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Pigs Fly Where Factory Farming and Family Farming Intersect

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Pigs Fly Where Factory Farming and Family Farming Intersect

From Free From Harm
April 2013

Meanwhile, the media continues to blindly praise Wagner Farm as a model of locavorism without doing the investigative reporting necessary to connect the deliberately-fabricated facade of the bucolic family farm while ignoring the deep, dark secrets of factory farming lurking beyond that facade.

The two beloved female pigs, Rebeka and Leah, disappeared yesterday on Wagner Farm after several offers from Wagner Farm Rescue Fund (WFRF) to provide them permanent sanctuary. And I’m sure it’s just a coincidence, but it just so happens that Wagner Farm’s BaconFest is only weeks away. But, hey, a Wagner Farm staffer told one of our Facebook fans over the phone last week that they love their animals and would never slaughter them. And the staffer’s pitch was apparently so convincing, our Facebook fan almost believed it, for a moment.

But wait! The plot thickens. According to the BaconFest event page, Oscar Mayer is the supplier of the bacon! So, why is Wagner Farm, which presents itself as a model for the modern locavore family farm, proudly announcing a factory farm behemoth the likes of Oscar Mayer as its key sponsor? Well, dig just one layer deeper and what you’ll find is that Kraft Foods, who owns the Oscar Mayer brand, just so happens to have its headquarters in Glenview, the same town where Wagner Farm resides.

If you haven’t read previous stories on Wagner Farm, you should know that it is owned and operated by the Glenview Park District. Now perhaps I’m being just too darn cynical, but could it be that Kraft sees Wagner Farm as a strategic branding opportunity to put a family farm facade on its extensive factory farm connections? BaconFest features Kraft’s own chefs and is already sold out and no doubt the media will be covering the event heavily. So you know that Kraft has put some marketing and promotion muscle behind it.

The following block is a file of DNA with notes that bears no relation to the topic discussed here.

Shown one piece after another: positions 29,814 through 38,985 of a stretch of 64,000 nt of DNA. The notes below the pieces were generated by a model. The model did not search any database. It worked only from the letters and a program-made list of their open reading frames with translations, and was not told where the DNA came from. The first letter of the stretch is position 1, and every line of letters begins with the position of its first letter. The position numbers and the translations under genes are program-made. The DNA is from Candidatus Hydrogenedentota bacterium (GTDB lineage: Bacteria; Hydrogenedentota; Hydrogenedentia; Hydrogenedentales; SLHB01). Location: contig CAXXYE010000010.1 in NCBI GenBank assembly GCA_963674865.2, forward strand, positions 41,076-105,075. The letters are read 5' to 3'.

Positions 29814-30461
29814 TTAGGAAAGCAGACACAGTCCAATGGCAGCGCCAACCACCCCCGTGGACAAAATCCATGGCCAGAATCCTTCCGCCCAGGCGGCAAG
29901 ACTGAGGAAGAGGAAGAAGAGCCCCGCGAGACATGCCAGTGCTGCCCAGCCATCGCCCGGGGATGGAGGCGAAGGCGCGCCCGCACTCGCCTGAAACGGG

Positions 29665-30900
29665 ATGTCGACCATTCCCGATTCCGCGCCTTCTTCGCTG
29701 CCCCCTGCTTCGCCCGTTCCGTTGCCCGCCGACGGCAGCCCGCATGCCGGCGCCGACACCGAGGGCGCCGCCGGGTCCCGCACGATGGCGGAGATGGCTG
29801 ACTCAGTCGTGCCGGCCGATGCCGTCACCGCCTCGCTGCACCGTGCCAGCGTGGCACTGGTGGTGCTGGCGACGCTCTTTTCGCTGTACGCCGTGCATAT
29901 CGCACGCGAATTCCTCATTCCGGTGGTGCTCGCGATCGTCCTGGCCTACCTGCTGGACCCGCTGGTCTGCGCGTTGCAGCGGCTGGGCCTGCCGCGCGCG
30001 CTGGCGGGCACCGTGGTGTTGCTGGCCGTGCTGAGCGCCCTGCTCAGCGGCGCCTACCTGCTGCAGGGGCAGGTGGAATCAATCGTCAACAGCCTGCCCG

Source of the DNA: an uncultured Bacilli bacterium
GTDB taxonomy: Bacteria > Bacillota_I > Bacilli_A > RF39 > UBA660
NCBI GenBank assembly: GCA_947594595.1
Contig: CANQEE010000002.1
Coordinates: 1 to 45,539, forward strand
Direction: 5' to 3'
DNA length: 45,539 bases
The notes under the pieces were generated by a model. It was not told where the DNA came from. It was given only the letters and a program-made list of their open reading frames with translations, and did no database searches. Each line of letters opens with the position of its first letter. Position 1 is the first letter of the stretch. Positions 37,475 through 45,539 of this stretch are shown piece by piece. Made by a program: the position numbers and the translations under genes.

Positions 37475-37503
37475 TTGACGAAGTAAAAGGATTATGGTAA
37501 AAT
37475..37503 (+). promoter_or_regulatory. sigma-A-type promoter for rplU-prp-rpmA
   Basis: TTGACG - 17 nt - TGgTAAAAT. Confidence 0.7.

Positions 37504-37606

And how about Glenview Park District? Surely they are happy to accomodate the wishes of one of the largest sources of tax revenue in their town. It’s a win-win.

It was just last year that Mercy for Animals released its cruelty investigation at Bettencourt Dairies, one of Kraft’s key cheese suppliers. And even after the damning evidence that this investigation exposed, Kraft refused to break its ties to Bettencourt. And how about pigs raised for Kraft’s Oscar Mayer brand? You’d have to go far from Wagner Farm and into an industrial sow breeding plant where sows are confined to cages and artificially-inseminated to pump out lots of babies who will be castrated and torn from their mothers to be fattened up for slaughter.

Meanwhile, the media continues to blindly praise Wagner Farm as a model of locavorism without doing the investigative reporting necessary to connect the deliberately-fabricated facade of the bucolic family farm while ignoring the deep, dark secrets of factory farming lurking beyond that facade. And caught in the middle are the lives of two individuals pigs, Rebeka and Leah, who Rubenstein of WFRF points out, both had unique personalities and have now disappeared.